Debby Madiraca

At 7½ months pregnant, Debby Madiraca, 34, was looking forward to a blissful time in her life. As she put on her sports bra one day, she felt a lump in her breast.

“I assumed it was a clogged milk duct,” she says. “I went to my obstetrician and she thought it was a cyst, but wanted me to get an ultrasound to be on the safe side.”

It turned out to be cancer that was in her breast and one of her lymph nodes.

“I was terrified,” says the Haddon Township resident. “I was crying. I said, ‘Am I going to die?’ I always thought cancer equaled death. I actually lost my very close friend to lung cancer last year within six weeks of her diagnosis. I thought that was going to be me – I wasn’t going to be able to raise my daughter. I was scared for the baby.”

Assured by her doctors that she would have a tough road ahead for treatment, but she would ultimately beat it, Madiraca was determined to move forward. The first step was delivering her baby right away.

“I was about 36½ weeks, and the doctors said that she was a good size and I could deliver her,” Madiraca recalls. “It all happened so fast. Within two weeks of finding out I had cancer I delivered Amelia on July 30. She was healthy, but she had to go into the NICU for 10 days because she wasn’t breathing the right way or eating the way she was supposed to.

“I was devastated, and I was supposed to start chemo the following week. Between going into the NICU to visit her twice a day and going to get all these tests done, I was pretty much a zombie, just going through the motions.”

A PET scan found abnormalities, which meant the cancer had spread to her liver and her cancer was stage 4.

“My oncologist assured me I was still going to live, it just meant they had to change the way they were going to treat it,” she says. “I had the port for the chemo put in the same day I had the liver biopsy done, and that same day Amelia was released from the NICU. That was a pretty exhausting but happy day, because I finally had my baby home.”

For now, Madiraca has lost her hair and is experiencing some side effects from the chemotherapy. “I have fatigue but I don’t know if that’s due to having a newborn baby at home or from the chemo,” she admits with a laugh.

Madiraca is convinced her daughter saved her life. “The tumor was estrogen fed, so being pregnant definitely sped up the growth of the tumor,” she explains. “I was going to get breast cancer at some point in my life. The pregnancy brought it on more fiercely and caused it to become prominent. I’m 34 years old, and there’s no history of breast cancer in my family. I never would have done a self-exam otherwise. Had it not been for the pregnancy, I wouldn’t have found it.”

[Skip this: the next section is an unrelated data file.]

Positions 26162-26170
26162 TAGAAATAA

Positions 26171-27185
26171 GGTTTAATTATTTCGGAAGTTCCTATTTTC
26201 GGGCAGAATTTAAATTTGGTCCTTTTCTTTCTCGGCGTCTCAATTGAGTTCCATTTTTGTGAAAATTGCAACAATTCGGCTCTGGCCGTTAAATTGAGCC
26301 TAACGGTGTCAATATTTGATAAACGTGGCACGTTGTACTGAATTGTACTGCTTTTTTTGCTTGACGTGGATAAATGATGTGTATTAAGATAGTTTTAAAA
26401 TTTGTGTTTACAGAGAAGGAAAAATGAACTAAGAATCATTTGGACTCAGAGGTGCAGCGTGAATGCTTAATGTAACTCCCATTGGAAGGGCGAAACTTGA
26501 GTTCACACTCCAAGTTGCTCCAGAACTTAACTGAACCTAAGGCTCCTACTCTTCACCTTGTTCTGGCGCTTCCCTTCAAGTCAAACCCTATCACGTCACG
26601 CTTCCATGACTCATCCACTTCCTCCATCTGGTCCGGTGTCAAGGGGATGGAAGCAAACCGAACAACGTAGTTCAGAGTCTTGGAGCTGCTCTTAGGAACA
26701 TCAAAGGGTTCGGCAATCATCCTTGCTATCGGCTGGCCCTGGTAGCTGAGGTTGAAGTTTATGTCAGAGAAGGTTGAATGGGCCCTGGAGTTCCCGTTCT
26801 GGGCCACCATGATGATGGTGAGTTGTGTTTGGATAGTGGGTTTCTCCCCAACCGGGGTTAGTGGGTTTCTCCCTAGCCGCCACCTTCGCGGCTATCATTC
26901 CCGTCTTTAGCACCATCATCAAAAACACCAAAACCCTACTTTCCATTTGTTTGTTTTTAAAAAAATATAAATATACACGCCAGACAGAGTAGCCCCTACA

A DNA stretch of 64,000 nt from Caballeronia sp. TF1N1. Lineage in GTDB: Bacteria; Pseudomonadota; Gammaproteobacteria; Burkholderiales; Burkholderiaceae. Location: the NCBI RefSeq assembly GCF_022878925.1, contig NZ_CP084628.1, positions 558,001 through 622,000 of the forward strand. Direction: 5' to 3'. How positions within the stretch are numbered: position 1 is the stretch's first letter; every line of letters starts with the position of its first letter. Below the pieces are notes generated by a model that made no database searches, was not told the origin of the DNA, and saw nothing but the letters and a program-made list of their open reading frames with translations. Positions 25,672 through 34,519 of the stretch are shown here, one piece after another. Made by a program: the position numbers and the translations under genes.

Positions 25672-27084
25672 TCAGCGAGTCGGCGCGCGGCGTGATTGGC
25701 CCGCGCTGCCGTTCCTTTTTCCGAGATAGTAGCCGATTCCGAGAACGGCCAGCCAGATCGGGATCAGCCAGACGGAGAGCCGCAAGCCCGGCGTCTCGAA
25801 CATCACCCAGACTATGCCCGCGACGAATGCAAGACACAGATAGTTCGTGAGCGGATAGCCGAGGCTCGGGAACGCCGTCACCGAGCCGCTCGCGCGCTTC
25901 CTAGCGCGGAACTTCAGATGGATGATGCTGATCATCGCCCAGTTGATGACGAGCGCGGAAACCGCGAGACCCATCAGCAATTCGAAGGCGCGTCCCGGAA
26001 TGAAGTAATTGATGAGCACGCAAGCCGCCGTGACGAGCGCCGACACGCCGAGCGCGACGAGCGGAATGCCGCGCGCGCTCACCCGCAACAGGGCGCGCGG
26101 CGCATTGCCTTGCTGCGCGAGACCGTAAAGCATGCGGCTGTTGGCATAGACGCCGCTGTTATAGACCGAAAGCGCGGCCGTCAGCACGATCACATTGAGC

Kathy Rozanski

In November 2007, Kathy Rozanski’s mother was diagnosed with stage 2 breast cancer. The same day her mother came home from having a lumpectomy, Rozanski went for her own scheduled mammogram.

“As I sat in the waiting room, I read a poster stating that one in eight women would be diagnosed with breast cancer,” the Glassboro resident remembers. “My mom was that one in eight person, I thought. I got called back after my mammogram because they found something suspicious. They ordered a needle biopsy and four days later, two months after my mom was diagnosed, I heard the words I never thought I would have to hear: ‘Kathy, you have breast cancer.’

“I was 47 years old, a wife, a mother, a sister and a daughter, and I was scared to death. Seven weeks later I had a double mastectomy, followed by reconstruction. I had 20 rounds of chemotherapy and 26 consecutive days of radiation treatments. I thought this was everything I needed to do to eradicate this disease. I suffered from radiation burns and missed three months of work. I lost my breasts, my hair, my eyebrows and my eyelashes. What I didn’t lose was my faith, my spirit and my yearning to be alive.

“I had an 11-year-old son, and I needed to be strong. I was not going to let breast cancer get the best of me. I had a group of family and friends who gave me love, help and support. I had a positive attitude – cancer was messing with the wrong person. In January of 2013, I celebrated my five years cancer-free.”

Rozanski had genetic testing that determined that she was not a carrier of the BRCA gene mutation. (The gene mutation that Angelina Jolie carries, which led her to have a preventive double mastectomy.) “It was just ironic that my mother and I both had breast cancer,” she says.

Unfortunatley, Rozanski’s jubilance was short-lived. This past March, she had dizziness and a terrible headache and thought she had vertigo. Tests revealed that she had a brain tumor.